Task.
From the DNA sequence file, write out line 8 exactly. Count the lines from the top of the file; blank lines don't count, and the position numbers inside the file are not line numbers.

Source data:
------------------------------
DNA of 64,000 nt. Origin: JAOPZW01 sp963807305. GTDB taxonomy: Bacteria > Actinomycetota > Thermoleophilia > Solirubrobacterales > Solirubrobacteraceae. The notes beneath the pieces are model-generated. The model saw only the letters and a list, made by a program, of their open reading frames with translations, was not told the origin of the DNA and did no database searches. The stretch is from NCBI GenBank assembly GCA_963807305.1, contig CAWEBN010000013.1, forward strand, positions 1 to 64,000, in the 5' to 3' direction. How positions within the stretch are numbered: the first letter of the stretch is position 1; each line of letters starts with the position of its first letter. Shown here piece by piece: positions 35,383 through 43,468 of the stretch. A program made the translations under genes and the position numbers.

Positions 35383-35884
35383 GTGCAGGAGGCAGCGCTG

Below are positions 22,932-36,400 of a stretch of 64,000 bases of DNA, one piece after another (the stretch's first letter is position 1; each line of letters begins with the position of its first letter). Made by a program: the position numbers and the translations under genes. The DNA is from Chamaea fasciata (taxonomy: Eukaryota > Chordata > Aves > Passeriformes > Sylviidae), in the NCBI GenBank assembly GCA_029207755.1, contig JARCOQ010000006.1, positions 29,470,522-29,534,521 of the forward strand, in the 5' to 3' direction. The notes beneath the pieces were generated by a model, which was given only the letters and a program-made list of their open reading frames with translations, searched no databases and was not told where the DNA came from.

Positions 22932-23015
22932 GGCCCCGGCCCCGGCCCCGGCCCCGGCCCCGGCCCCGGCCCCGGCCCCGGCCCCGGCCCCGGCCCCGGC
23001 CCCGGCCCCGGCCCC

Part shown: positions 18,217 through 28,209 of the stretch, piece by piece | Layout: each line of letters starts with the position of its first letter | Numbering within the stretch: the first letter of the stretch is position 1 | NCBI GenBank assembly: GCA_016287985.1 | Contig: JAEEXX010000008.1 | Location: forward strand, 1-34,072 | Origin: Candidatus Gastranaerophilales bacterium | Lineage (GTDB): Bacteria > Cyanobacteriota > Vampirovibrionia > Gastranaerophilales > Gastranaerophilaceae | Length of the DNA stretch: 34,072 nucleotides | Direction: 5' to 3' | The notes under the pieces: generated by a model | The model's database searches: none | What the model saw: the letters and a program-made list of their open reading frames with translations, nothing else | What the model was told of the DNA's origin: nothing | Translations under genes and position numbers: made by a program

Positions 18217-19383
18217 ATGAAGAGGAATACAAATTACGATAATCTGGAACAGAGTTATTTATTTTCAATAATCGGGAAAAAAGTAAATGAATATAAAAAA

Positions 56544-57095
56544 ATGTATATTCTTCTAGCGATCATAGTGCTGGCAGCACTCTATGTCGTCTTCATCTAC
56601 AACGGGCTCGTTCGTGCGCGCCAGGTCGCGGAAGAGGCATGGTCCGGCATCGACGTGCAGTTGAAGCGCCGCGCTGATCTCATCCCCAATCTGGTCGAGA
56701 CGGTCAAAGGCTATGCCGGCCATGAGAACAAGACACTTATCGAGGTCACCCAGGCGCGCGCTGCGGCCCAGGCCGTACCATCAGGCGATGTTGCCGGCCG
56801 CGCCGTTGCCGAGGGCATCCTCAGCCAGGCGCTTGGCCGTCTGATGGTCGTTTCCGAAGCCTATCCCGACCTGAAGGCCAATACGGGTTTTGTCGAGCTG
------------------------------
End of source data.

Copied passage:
Part shown: positions 18,217 through 28,209 of the stretch, piece by piece | Layout: each line of letters starts with the position of its first letter | Numbering within the stretch: the first letter of the stretch is position 1 | NCBI GenBank assembly: GCA_016287985.1 | Contig: JAEEXX010000008.1 | Location: forward strand, 1-34,072 | Origin: Candidatus Gastranaerophilales bacterium | Lineage (GTDB): Bacteria > Cyanobacteriota > Vampirovibrionia > Gastranaerophilales > Gastranaerophilaceae | Length of the DNA stretch: 34,072 nucleotides | Direction: 5' to 3' | The notes under the pieces: generated by a model | The model's database searches: none | What the model saw: the letters and a program-made list of their open reading frames with translations, nothing else | What the model was told of the DNA's origin: nothing | Translations under genes and position numbers: made by a program